5 Tips to Navigate the Property Management Field

Sarah Kirsch Richardson
Founder and CEO
Tru Realty

While the landscape of property management has changed over the past several years, many of the basics still apply if you’re looking for information to get started. One thing that hasn’t changed, it’s a tough business that requires a specific skillset and diligence in serving landlord clients. 

With that in mind, here are the top five tips to help you kick-start a new investment in property management:

  1. The Pandemic Rules. Find a friend or colleague in your network with legal experience or someone with vast experience in the property management industry who can help you navigate the impact of COVID-19 on the rental space. You will need to review the latest rules and regulations around the eviction moratorium, as many will agree it has been the biggest pain point for property managers and landlords over the last two years. You will need someone with whom you can bounce ideas off of and ensure you have your ducks in a row.
  2. Maintenance Required. Whether you’ve purchased a brand new build or the house is a bit older, it’s vital to have people lined up whom you can count on to fix things in a timely manner. At the top of your list, you should be looking for a general handyman and a plumber, but you should look to develop a comprehensive list of all needs – like drywall, landscaping, and electrical. The last thing you want is for an issue to arise with a property and you have no one to call.
  3. Stay Organized. It should not come as a shock that virtual capabilities for businesses have improved during the pandemic. Many options for property managers existed even pre-pandemic, so the experience has only improved. Some of the work that goes into managing a lease can be accomplished via software that can also be easily accessed on your phone. You can take advantage of paid services like Buildium and Appfolio that give renters an online portal where they can submit maintenance requests and make online rent payments. These apps can help you keep track of their requests and offer accounting and reporting. You can also look for free versions of these services, if you just need the basics.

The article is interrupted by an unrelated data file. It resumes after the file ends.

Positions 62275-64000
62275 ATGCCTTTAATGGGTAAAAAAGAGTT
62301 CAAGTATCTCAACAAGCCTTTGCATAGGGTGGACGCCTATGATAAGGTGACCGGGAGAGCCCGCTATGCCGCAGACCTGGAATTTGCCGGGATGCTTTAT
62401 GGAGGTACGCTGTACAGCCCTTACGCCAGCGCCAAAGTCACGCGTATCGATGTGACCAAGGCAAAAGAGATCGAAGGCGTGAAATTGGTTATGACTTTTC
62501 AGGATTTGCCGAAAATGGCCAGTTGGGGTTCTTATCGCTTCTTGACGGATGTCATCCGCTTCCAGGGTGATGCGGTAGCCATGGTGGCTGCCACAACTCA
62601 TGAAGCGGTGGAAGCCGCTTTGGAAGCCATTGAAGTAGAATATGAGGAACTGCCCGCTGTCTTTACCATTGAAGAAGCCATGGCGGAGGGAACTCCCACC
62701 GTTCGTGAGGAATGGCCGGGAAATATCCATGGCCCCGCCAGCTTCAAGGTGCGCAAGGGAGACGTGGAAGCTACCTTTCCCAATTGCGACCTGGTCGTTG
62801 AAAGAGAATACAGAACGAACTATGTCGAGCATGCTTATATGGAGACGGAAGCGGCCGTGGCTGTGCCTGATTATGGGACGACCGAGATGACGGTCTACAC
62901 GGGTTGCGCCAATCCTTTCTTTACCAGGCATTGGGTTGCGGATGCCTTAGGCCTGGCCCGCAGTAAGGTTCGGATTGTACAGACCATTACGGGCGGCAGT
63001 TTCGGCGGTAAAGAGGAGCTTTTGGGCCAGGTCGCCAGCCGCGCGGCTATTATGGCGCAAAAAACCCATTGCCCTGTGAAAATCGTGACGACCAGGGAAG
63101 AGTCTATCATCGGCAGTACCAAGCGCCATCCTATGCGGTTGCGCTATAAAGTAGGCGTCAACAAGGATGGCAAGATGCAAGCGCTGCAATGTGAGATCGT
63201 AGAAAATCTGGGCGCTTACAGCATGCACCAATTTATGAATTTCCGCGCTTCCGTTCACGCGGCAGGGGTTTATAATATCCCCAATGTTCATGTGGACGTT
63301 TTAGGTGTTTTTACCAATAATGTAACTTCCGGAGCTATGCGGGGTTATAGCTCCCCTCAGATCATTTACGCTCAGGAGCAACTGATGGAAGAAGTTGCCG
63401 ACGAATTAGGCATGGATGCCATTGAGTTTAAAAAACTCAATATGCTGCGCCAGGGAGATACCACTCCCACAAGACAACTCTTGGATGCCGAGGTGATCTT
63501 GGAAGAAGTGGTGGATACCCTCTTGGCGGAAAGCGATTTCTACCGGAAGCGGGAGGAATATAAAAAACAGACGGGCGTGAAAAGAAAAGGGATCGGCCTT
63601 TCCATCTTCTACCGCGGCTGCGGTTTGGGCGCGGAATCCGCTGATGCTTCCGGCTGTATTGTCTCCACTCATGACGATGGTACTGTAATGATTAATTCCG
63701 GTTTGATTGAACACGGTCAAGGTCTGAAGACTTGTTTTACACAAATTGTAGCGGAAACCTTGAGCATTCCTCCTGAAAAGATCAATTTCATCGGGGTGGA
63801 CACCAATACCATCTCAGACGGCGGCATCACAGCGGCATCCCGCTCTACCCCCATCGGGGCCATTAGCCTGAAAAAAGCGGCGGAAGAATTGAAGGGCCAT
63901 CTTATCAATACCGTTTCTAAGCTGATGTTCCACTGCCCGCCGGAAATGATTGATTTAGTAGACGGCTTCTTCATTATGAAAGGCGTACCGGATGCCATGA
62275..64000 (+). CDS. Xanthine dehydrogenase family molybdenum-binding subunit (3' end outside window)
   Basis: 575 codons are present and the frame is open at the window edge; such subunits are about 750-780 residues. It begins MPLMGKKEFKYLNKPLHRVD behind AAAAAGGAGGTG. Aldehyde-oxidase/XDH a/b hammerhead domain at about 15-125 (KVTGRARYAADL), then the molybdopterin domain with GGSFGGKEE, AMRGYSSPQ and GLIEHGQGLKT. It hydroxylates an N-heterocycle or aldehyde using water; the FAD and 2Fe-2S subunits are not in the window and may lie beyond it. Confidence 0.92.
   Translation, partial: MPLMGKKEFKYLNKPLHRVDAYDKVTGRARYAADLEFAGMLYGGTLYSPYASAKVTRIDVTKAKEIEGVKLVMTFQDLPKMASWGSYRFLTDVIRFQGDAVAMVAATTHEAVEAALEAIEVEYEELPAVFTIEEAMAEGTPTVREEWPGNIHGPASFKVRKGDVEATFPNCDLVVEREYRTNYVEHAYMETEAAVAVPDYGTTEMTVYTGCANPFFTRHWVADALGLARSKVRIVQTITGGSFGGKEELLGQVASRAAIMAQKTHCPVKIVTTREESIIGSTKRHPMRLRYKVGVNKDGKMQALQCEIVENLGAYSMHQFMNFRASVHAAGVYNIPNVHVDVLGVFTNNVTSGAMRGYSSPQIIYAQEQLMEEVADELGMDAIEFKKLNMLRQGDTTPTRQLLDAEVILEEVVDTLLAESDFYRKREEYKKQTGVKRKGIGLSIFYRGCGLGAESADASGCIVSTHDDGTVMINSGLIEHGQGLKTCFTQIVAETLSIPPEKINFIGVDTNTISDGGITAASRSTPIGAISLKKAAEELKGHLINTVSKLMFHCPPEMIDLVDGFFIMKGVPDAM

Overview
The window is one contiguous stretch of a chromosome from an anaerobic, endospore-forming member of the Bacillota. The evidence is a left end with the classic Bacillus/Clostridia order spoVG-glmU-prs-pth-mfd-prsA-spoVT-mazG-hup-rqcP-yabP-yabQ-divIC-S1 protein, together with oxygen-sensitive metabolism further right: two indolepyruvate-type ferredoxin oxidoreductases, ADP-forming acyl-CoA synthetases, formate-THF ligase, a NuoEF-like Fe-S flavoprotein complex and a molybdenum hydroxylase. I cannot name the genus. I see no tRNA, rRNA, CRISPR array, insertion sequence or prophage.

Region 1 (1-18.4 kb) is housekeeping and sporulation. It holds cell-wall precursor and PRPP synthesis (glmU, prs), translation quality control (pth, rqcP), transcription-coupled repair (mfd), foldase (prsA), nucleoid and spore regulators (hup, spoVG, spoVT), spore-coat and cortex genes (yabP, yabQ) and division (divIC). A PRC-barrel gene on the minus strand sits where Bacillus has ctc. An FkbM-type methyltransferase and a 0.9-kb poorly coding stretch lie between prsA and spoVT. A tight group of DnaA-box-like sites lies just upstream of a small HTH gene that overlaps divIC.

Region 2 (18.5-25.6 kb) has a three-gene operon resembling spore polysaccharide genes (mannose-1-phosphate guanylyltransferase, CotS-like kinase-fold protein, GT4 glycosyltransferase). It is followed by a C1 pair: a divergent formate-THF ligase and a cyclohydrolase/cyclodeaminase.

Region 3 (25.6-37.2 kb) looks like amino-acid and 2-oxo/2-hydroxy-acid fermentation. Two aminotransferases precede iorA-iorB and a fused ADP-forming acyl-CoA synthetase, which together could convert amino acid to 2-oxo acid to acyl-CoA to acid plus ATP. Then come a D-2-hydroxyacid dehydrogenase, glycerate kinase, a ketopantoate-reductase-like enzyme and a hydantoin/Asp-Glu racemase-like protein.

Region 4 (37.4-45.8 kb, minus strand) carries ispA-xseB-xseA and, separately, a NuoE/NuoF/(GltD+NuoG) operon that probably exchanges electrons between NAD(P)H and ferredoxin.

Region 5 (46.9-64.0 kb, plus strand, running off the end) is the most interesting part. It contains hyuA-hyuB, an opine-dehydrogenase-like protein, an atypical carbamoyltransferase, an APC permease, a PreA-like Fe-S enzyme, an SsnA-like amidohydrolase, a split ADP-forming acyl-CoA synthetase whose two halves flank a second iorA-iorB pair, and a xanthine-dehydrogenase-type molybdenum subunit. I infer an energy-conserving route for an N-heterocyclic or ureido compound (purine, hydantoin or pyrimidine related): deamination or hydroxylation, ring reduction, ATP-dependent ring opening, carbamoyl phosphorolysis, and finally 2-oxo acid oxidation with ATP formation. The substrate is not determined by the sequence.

4. Create a plan to secure good tenants.   Finding people who will pay their rent on time and take decent care of your rental property can be hard to find. It’s important to develop a process for screening tenants – like a background check and credit check. But before they get there, consider adding a pre-screening via quick Google form for prospects to fill out to answer the basics, like salary requirements and move in dates.
  5. Consider what it takes. Being a property manager is more than just collecting rent every month. It’s a business, and it’s a people business, at that. You’ll need to interact with often unhappy tenants and keep them assured that their concerns matter, and maintenance issues will be fixed in a timely manner. You’ll also need to be detail-oriented, good at time management, customer-focused, and resourceful.

It might sound simple. But I strongly encourage you to reach out to people in your network who are property managers or those who have experience working with them. Get all the facts and hear their stories of dealing with tenants, and then be sure you still want to invest. It’s a great feeling of freedom to work in an industry where you can create your own schedule, but remember, when a pipe bursts on a property or the air conditioning stops working in the dead of summer, those issues move to the top of your schedule and priorities list. Make sure you’re ready for the commitment!